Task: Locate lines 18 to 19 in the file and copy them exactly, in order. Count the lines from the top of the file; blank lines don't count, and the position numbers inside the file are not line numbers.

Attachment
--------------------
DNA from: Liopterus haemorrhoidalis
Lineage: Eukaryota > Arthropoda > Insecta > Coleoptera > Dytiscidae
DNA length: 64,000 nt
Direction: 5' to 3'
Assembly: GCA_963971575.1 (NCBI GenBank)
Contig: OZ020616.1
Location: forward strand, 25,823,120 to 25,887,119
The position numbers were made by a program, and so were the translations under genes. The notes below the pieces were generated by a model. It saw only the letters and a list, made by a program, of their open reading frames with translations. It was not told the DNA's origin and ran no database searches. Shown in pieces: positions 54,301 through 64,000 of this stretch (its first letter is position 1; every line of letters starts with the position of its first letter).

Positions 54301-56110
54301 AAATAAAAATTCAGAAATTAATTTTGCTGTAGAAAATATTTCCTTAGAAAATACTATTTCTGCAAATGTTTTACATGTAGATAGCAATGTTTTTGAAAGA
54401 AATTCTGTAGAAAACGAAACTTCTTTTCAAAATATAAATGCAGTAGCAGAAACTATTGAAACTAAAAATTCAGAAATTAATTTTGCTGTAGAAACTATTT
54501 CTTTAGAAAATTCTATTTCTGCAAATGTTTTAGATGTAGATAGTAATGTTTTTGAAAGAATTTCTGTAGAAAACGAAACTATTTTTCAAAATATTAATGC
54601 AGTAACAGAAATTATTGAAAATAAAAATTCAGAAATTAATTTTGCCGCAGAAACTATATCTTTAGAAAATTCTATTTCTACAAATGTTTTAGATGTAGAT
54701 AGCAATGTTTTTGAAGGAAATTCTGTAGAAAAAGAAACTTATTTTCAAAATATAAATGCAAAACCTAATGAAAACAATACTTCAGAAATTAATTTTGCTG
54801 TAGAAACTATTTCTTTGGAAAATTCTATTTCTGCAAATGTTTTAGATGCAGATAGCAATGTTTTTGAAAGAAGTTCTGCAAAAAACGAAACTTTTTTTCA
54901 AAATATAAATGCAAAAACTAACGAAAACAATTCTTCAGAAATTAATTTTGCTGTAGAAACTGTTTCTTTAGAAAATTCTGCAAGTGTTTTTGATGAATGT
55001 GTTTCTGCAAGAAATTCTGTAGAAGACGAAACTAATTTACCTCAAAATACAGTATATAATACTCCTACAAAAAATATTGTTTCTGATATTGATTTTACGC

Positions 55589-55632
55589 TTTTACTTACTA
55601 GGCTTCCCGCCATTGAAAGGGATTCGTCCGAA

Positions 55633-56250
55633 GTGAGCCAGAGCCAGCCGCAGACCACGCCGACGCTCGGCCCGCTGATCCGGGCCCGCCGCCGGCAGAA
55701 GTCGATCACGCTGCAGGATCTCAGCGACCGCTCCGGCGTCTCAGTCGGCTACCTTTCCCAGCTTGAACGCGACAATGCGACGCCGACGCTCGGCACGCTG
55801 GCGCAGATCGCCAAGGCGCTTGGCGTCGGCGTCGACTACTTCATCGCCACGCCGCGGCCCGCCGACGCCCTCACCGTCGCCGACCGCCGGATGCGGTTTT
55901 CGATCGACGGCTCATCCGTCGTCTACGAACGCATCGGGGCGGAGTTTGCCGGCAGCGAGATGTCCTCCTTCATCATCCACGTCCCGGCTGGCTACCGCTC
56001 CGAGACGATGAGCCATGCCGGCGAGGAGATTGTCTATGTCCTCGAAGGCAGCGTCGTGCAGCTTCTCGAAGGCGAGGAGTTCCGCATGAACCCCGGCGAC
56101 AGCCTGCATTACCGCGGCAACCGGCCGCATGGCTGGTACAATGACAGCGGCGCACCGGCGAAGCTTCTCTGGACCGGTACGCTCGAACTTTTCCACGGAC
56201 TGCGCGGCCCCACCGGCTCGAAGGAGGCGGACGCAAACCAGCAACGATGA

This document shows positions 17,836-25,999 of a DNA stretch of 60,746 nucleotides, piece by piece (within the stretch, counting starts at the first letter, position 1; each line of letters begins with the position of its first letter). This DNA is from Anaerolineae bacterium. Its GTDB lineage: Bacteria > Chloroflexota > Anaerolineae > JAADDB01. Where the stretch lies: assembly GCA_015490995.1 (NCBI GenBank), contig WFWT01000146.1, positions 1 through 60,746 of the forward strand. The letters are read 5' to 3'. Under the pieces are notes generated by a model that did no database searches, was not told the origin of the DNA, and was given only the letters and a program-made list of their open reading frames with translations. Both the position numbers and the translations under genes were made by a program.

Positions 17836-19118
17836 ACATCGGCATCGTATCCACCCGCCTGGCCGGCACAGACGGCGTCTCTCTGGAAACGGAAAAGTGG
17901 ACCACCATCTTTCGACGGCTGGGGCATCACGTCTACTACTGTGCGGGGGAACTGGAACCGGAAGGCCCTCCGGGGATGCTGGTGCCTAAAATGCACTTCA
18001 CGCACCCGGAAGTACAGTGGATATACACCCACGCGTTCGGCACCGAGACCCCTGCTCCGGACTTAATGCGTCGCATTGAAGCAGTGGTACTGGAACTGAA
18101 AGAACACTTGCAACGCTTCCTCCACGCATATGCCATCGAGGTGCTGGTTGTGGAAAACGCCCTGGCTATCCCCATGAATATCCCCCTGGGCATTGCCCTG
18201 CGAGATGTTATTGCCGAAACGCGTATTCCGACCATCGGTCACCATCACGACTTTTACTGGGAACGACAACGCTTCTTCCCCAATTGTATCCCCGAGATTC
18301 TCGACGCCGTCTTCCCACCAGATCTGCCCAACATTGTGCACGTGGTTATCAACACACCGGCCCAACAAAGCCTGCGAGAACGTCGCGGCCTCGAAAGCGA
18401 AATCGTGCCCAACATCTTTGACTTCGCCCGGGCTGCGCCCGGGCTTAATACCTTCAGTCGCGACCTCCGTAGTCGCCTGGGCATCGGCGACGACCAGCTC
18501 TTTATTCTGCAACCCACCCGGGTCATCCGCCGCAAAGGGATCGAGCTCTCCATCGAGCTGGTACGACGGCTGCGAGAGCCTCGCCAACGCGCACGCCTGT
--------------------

Positions 55589-55632
55589 TTTTACTTACTA